Best Review of Havana Bay: Martin Cruz Smith (arkady Renko Series Book 4):
Most helpful customer reviews 42 of 43 people found the following review helpful. Inferno Con Salsa By Richard Wells Martin Cruz Smith is the Dante of post-Soviet Russia, and Arkady Renko, Mr. Cruz Smith's protagonist in the "Gorky Park" series is our guide to the nether regions. Renko is the perfect Russian: tortured, haunted, romantic, and in need of a square meal. The problem is, if you fed him he'd probably go into shock from the nourishment. In "Havana Bay" Renko doesn't seem to consume much more than strong cigarettes and the left-over pickles in a recently murdered (?) friend's refrigerator. And how a Russian in Cuba gets home-style pickles is a mystery unto itself.Mr. Cruz Smith is a master of atmosphere and character. In his series he takes us from Moscow, to the Bering Sea, to Havana, and each locale is another vision of hell on earth. He has a detailists eye, and whether it's the slick of oil on water, the tactile pleasure of a cold can of beer, or the sound of cloven hooves on marble he awakens each scene with particulars. Havana is a city being slowly strangled by economics and regressing to the corruption and lust for the tourist dollar of the Batista era.Mr. Cruz Smith's characters are neither black nor white, but the moral gray of humans under stress. Yes, the good guys are good, but they are also flawed, and that accounts for much of their attraction. Renko, Orfelia his Cuban detective inamorata, George Washington Walls an ex-pat US radical, and the sundry other characters in this well written, literate, mystery are all worth watching. Mr. Cruz Smith doesn't sketch, he paints.Settle back, read, and you are there - have a good time in hell! 29 of 33 people found the following review helpful. Above average mystery thriller By R. Albin This is the latest installment in a series starring the Moscow investigator Arkady Renko. For those familiar with this series, this book is most similar to the second installment, Polar Star. Like all of Cruz Smith's books, this is a well written and capably plotted mystery. As with all the books in the series, the plot involves murder, political intrigue, and official corruption. Neither Havana Bay nor its two predecessors approach the quality of the original book in the series, Gorky Park. That book was a particularly stylish and imaginative variation of the classic American detective novel developed by Raymond Chandler in which the protagonist is the only decent individual, or at least the only individual interested in the truth, in a corrupt milieu. In Gorky Park, Renko's preoccupation with finding the truth makes him into a virtually heroic figure in Soviet Moscow. In the subsequent books, Renko appears more passive. This is particularly true in Havana Bay, where the suicidal Renko's grip on life has become tenuous and his interest in the truth seems more a matter of habit than passion. Cruz Smith does not apparently have the ability to make Renko's despair realistic enough to make the characterization compelling. The most interesting character is Renko's Cuban counterpart and love interest, a female detective caught in the contradictions of her idealism and the reality of post-Cold War Cuba. Still, this is a decent read and better than most books in this genre. 13 of 13 people found the following review helpful. Luminous setting - murky plot By Doug Vaughn Havana Bay, like many of Martin Cruz Smith's books, works becasue he recreates the milieu of his story so well - and because it is so interesting a setting. The plot itself is so dense that it recedes behind the scenery. Arkady Renko, Russian and self-conscious to the core, stands out like a sore thumb in Havana. His clothes, his attitude, his singular search for the truth about what happened to his late 'friend', all set him apart from those around him and propel him to the less than exciting conclusion that Cruz serves up for the reader. Far from the best of the Renko series, Havana Bay is still an interesting story and deserves to be read. Cruz can conjure up locale and scene better than any writter I know. If for no other reason than a vicarious trip to contemporary Havana, I would recommend this book. See all 223 customer reviews...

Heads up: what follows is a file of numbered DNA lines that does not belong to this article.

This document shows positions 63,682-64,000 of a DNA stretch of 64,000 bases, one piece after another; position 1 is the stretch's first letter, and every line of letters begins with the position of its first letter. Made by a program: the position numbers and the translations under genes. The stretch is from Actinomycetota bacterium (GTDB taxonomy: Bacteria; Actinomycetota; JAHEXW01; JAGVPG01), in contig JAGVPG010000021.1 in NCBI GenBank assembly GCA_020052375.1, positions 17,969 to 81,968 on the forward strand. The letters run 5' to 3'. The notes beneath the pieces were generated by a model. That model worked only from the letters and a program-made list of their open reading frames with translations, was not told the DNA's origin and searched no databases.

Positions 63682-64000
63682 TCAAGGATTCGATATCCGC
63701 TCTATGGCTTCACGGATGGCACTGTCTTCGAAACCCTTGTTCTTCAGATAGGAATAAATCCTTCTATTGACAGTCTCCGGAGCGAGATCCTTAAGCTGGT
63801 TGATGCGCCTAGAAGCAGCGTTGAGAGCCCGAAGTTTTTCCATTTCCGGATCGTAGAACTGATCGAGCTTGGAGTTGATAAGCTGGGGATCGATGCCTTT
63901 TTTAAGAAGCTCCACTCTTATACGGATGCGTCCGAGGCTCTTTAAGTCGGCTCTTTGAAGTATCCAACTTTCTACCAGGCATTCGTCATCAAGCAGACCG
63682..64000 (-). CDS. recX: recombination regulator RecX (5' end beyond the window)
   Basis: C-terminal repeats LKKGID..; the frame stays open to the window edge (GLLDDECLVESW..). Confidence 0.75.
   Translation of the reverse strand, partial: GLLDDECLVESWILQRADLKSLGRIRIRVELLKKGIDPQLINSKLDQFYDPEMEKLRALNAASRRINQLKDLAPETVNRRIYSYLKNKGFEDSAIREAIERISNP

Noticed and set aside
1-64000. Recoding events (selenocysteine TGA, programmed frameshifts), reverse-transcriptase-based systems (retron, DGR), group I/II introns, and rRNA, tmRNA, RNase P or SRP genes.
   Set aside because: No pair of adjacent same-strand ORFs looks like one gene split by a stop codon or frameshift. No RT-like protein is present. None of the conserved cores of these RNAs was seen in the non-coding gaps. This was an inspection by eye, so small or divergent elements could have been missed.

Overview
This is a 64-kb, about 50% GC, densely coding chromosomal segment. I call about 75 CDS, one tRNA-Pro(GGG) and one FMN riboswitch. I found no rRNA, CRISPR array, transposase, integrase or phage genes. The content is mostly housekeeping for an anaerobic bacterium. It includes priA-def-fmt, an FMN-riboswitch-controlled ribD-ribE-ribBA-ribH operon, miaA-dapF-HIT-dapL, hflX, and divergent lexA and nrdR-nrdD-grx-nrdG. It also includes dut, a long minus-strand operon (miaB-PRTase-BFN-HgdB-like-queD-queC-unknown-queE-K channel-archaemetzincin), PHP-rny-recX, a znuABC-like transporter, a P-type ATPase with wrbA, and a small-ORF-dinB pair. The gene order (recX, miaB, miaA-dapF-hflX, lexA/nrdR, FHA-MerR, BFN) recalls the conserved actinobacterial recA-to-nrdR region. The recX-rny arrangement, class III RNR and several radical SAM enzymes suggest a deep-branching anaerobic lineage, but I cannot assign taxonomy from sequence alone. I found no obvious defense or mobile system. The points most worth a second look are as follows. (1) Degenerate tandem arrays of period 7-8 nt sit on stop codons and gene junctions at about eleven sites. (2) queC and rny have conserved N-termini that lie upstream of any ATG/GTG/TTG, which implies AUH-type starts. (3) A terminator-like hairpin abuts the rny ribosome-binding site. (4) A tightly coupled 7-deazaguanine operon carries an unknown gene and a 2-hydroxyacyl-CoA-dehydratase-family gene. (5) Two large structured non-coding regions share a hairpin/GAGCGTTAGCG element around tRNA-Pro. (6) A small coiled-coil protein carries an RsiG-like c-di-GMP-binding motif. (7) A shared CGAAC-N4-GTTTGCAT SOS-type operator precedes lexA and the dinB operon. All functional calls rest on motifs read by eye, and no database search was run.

Amazon.com In this fourth book in Martin Cruz Smith's splendid series, an amiable Irish American gangster explains to Arkady Renko what he and the other 84 wanted Americans hiding out in Cuba do with themselves. "We try to stay alive. Useful. Tell me, Arkady, what are you doing here?" "The same," says Renko--and it's true. His life as a Russian cop has become so bleak and lonely that he takes any opportunity to shake things up, even spending his own savings to fly to Havana when an old colleague is found dead--floating inside an inner tube after night-fishing in Havana Bay. Renko sets out to make himself useful in this shabby, fascinating, haunted country whose inhabitants look on Russians with the cold disdain of survivors of a nasty divorce. As he did so well in Gorky Park, Smith again makes Renko very much a classic Russian hero in temperament and tradition, but also the eternal outsider. He is at times close to the edge of despair--but his trip to Havana restores his natural curiosity and life force. In this hot Havana, ripe with the fruity smell of sex, Renko keeps his Moscow overcoat on--until an equally idealistic and out-of-place young female cop gets him to loosen up. There's an unusually complex plot, even for the sly strand-spinner Smith. He raises baffling questions: Why would a group of military plotters order illegal lobsters in a fancy restaurant and then not eat them? And his descriptions of Cuban life are dead-on, reminding us on every page what a superb stylist he is. --Dick Adler From Library Journal Arkady Renko, perhaps Russia's last honest policeman, has arrived in Cuba to look into the death of a colleague. Opening on a corpse scene so gruesome that Virginia's Kay Scarpetta might get the willies, the plot quickly submerges into a surreal cauldron of dark beliefs, Cuban patriotism, and American wheeling and dealing. Where in Polar Star (Random, 1989) Smith explored the coldest regions, here he glories in the Caribbean riot of sensual heat and light. There are cameo characters who capture Fidel's Cuba while Arkady struggles with the elemental challenges of survival and discovery. This novel illuminates the dark corners of a sunny Havana and deftly portrays a society trapped in a Soviet legacy of deprivation and control. Smith writes incomparably well while willing the reader to reach for understanding of the human passions he describes. Every library will soon have a long waiting list for this spectacular new book. [A BOMC main selection; previewed in Prepub Alert, LJ 2/1/99.]ABarbara Conaty, Library of Congres.-ABarbara Conaty, Library of Congress Copyright 1999 Reed Business Information, Inc. From Booklist It was inevitable somehow that Arkady Renko, hero of Gorky Park, would find his way to Cuba. As Russian as he is cynical, as disgusted with the capitalistic excesses of the new Russia as he was with the bungling bureaucracy of the Communists, the melancholy Renko, now suicidal after the tragic death of his lover, Irina, comes to Havana to help his longtime friend General Pribluda, but he arrives just as the general's body is being pulled from the bay. But is it really Pribluda? Renko won't make a positive identification, and soon enough unknown forces are trying to kill him, unaware that if they had just waited a little longer, Arkady would have done the job himself. Instead, the attempt on his life rejuvenates the woebegone investigator ("I don't mind a car hitting me, but I do mind a driver trying to hit me"). The Renko series has always lived on irony--a cop who cares about truth working in a system designed to distort it--and this installment is perhaps the most heavily ironic yet: Renko, in a country where Russians are now despised for selling out socialism, again struggling simultaneously against both an unyielding bureaucracy and the chaotic forces that would overthrow it--and working with a feisty female cop who is the mirror image of the young Renko in Gorky Park. Smith's beautifully evoked Cuba--rusting idealism set against resurgent decadence--makes the perfect foil for a melancholic truth-seeker whose determination masks the best irony of all: he doesn't particularly believe in the very things he seeks to defend. Readers who respond to the browbeaten detectives in our "Hard-Boiled Gazetteer to the British Isles" (p.1456) will love Renko. Bill Ott